Oh, and, a small round basin on the lid allows you to easily drip in olive oil with the machine running, crucial for making emulsifications like homemade mayonnaise.
pros and cons of the KitchenAid mini food processor
Few gadgets are truly perfect, and the KitchenAid mini food processor is no exception. But the pros vastly outweigh the cons. So let’s get into them:
- Unlike food processors with complicated locking mechanisms, the simple and easy-to-see tab design of the KitchenAid mini food processor lid is easy to twist and lock into place.
If you’ve ever cursed up a storm at your food processor because the lid just. won’t. click. into. place. you know how crucial this feature is. The prominent tab sticking off the lid aligns with the top of the handle so you can squeeze it to operate, which means it’s easy to line up and twist into place without feeling like you’re stuck in an episode of Crystal Maze.
With a previous mini food processor I owned, I had to wedge one of those fridge poetry magnets into the locking mechanism to get it to run after a fragile bit of plastic snapped off the lid the first time I used it. You won’t have that issue here.
In one of my final weeks of pastry school, my chef instructor saw me fumbling to get the lid lined up on the heavy-duty, professional mini food processor in the pastry school kitchen (I had the lid backwards, but it’s hard to tell!) and came over to explain how mini food processors work. What I wanted to say was: “I know how they work, I just hate this particular mini food processor because it is not my beloved KitchenAid mini food processor that I have at home.” (What I actually said was: “Thank you, chef.”)
- The squeeze-to-operate function means no fumbling with buttons or levers that are hard to press if your hands are wet. Too many food processors have flat buttons that are hard to press with just one hand — you need one hand to hold the processor in place so you can press with the other hand. The KitchenAid mini food processor can be operated with just one hand.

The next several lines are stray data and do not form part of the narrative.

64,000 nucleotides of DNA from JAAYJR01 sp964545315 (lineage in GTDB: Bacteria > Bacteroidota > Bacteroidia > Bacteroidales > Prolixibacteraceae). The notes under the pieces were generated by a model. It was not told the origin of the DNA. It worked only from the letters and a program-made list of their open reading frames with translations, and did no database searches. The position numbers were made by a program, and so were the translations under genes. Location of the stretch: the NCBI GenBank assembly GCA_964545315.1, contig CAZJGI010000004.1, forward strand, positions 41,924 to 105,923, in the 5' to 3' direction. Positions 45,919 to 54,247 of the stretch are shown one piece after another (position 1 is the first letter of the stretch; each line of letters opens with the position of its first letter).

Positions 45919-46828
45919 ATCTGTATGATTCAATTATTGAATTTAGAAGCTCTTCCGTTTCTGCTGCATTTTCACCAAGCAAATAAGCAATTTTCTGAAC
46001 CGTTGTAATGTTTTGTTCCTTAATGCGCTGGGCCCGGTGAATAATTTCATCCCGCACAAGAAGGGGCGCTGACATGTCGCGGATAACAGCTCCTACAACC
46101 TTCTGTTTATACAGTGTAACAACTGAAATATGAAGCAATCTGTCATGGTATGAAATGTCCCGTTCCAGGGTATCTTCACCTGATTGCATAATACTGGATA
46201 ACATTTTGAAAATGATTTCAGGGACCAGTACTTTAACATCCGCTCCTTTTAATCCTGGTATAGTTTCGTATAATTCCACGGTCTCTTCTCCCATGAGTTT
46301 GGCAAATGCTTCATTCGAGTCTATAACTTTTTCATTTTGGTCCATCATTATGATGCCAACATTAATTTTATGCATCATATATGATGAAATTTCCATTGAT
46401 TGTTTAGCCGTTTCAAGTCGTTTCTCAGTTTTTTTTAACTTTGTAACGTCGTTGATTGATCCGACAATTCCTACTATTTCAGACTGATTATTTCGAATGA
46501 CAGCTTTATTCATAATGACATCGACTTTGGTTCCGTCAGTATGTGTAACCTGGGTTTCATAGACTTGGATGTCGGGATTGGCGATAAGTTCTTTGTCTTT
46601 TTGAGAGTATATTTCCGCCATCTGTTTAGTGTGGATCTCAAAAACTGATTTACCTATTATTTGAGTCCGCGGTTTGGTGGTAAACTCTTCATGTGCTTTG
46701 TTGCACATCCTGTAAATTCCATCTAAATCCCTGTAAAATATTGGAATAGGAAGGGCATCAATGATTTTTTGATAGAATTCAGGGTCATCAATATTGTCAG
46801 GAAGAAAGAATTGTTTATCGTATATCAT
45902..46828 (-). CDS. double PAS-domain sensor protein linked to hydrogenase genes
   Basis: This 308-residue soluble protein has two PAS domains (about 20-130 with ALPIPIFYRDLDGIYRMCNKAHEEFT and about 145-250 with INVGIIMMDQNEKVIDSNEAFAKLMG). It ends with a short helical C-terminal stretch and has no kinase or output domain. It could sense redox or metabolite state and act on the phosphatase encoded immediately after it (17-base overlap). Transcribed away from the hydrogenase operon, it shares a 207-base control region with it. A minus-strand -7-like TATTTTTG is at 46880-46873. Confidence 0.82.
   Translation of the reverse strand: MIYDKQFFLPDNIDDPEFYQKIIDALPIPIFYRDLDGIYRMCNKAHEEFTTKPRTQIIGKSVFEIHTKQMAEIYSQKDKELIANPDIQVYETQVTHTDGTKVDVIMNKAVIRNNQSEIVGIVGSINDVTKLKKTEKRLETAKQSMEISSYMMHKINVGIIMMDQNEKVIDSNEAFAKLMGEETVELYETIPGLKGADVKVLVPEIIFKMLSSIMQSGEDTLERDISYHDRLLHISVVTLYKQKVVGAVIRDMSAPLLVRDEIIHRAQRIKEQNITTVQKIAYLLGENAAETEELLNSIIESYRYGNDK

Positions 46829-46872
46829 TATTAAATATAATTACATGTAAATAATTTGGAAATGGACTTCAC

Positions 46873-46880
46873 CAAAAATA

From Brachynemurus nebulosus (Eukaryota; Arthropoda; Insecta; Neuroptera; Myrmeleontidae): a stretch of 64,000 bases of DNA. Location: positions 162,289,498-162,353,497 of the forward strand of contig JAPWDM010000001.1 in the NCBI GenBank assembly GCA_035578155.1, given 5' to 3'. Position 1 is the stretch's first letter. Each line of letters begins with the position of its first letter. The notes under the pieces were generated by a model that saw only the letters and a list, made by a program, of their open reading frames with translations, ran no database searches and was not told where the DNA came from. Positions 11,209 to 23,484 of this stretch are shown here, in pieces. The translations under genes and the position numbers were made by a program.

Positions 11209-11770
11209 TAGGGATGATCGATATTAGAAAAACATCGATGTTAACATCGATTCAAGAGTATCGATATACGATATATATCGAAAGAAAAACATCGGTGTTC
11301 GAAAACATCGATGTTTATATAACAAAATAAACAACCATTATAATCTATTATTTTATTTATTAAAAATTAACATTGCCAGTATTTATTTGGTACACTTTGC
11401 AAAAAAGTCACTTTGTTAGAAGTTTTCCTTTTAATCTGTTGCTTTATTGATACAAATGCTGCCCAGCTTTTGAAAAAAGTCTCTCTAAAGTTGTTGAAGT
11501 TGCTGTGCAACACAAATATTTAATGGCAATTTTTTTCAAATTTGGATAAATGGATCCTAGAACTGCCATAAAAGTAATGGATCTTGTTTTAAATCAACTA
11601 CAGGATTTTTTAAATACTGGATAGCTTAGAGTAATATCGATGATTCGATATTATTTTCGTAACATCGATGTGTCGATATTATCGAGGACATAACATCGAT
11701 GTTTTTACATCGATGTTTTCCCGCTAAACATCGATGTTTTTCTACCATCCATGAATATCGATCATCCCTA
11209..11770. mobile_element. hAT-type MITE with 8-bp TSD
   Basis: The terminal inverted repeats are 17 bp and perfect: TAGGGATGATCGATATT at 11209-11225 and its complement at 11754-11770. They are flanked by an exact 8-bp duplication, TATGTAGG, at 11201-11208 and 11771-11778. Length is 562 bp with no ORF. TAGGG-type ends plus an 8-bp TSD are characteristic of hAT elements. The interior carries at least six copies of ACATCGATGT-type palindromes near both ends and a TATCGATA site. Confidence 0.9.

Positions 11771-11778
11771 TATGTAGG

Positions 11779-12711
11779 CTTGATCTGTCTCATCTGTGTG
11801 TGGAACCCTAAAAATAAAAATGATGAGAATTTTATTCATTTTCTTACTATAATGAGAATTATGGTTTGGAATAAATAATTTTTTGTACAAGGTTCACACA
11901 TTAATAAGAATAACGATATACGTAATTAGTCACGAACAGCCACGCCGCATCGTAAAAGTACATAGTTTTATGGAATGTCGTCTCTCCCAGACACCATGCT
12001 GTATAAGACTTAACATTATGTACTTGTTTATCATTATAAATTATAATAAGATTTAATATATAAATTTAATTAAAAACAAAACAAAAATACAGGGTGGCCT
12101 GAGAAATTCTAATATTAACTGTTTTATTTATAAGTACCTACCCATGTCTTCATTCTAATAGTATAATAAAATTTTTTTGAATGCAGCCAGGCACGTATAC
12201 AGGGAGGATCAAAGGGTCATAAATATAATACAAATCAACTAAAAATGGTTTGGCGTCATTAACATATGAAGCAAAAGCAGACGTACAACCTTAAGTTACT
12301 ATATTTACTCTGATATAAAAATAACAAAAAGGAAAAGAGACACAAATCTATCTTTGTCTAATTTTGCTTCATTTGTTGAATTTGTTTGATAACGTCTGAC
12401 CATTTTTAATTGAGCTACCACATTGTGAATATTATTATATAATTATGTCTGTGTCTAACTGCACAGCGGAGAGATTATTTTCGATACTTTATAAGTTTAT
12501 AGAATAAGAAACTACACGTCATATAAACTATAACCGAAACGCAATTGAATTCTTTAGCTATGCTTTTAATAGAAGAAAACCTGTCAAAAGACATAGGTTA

- The locking blade stays in place even when you pour. It releases easily with a quick twist when you do want to take it out.
- It is SO super easy to clean. The blade, bowl, and lid can all go in the dishwasher. And there’s no small nooks and crannies for crumbs and gunk to get stuck in. The base wipes clean easily, too.
- The handle-press operation of KitchenAid’s mini food processor means that you need to be squeezing it for it to run. You can’t turn it on and walk away to do something else while it’s running.
- A number of reviewers on Amazon have left comments saying that the cup capacity maxes out at 2 cups (a full 1.5 cups less than KitchenAid says!) — so I measured mine and, while it’s not the 3.5 cups KitchenAid says it is, it does only fit 3 cups of water.
mini food processor uses
You can use a mini food processor for so many things. Here’s some ideas to get you started:
- Chopping nuts
- Small batches of nut butters
- Small batch pesto
- Mayonaise from scratch
- Vinaigrettes and salad dressings
- Turning granulated sugar into superfine sugar
- Pico de gallo
- Small batch salsa roja
- Quick-n-easy pizza sauce (this is my go-to!)
- Tuna melt filling for these hand pies
- Hollandaise sauce
- Hazelnut praline paste (which I used in this cake)
- Chopped mirepoix (carrots, onions, celery)
- So much more!